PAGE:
Some of you have urged me to write less sarcastic and cutting and more sober-minded posts about liberalism and why I'm a liberal, the way Andrew does about conservatism. Okay then. I'll do that in bits and pieces as we proceed.
But let me start down that path by commending to your attention the new edition of The State of Working America, from the Economic Policy Institute, on ongoing analysis of our economy published by EPI since 1988. It contains sections on wealth, poverty, income, mobility, jobs, and wages, and just a heap of useful information.
A lot of what's in TSOWA explains my political convictions. Most of today's liberals, especially younger people, get a lot more excited about equality for transgendered people, and I'm down with that, but economics is what it's all about at the end of the day. You simply can't read the section here on wealth, for example, with all these indicia of rampaging disparities and inequalities in our soceity, and think it's all right and healthy and the mark of a society that is headed in the right direction.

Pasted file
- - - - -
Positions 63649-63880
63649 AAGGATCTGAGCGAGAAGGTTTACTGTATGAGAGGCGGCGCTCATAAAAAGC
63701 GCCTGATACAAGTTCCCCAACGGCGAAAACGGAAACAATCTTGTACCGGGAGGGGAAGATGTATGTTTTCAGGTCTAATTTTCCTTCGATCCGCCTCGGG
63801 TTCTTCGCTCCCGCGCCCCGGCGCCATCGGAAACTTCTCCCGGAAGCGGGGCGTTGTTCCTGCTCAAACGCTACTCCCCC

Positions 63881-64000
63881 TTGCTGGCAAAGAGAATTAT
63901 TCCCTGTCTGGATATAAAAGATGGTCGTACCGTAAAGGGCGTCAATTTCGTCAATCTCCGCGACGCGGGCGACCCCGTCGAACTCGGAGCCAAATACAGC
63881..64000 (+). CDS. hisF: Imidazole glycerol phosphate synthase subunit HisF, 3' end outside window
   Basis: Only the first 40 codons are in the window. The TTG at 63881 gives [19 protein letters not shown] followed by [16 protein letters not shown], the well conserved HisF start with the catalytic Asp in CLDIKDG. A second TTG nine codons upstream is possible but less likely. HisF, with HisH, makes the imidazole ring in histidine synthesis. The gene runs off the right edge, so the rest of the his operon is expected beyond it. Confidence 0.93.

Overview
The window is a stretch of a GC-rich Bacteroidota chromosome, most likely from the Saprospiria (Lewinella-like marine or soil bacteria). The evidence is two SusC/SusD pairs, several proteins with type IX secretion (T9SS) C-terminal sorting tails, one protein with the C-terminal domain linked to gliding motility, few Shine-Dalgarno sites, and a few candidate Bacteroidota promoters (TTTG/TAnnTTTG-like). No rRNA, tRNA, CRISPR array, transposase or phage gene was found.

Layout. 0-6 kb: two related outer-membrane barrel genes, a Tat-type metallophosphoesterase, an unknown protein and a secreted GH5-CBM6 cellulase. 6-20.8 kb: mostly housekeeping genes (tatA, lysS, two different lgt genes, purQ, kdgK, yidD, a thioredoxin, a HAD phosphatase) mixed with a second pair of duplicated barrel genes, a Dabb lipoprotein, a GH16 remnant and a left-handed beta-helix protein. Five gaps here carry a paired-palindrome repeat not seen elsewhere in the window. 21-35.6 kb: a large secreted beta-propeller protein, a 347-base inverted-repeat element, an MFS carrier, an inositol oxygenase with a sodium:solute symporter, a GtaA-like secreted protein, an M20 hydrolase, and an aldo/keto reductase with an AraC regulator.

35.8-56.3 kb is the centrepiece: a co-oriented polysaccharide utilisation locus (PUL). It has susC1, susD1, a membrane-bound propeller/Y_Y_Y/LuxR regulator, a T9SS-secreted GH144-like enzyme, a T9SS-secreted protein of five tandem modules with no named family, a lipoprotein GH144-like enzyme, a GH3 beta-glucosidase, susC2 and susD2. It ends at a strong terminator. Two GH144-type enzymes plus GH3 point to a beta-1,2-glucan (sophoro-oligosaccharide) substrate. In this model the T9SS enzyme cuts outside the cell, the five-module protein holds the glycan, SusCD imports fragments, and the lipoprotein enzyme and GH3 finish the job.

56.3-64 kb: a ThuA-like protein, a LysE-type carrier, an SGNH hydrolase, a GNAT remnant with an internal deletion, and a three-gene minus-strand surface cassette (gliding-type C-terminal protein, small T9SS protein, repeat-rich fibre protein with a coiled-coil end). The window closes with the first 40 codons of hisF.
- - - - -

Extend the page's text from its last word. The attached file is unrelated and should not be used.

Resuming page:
Or maybe you can. Obviously some people do. But man I sure don't see how. I also read, relatedly, John Galt's soliloquy for the first time in my life the other day. Good God. I'm sorry, but you really just have to be kind of a moral pig to take that seriously. There goes my sober-minded cred. I tried, honest. But to think that that kind of boorish selfishness informs public policy these days is beyond belief.
Anyway, you should check out TSOWA.
On Sunday's 'Meet the Press,' Senator Mitch McConnell didn't mince words when criticizing President Obama's administration for the IRS scandal. 'The president demonizes his opponents,' said McConnell. 'The nanny state is here to tell us all what to do, and if we start criticizing, you get targeted.'
For such a diverse city, the L.A. City Council is a depressing bastion of likeminded men.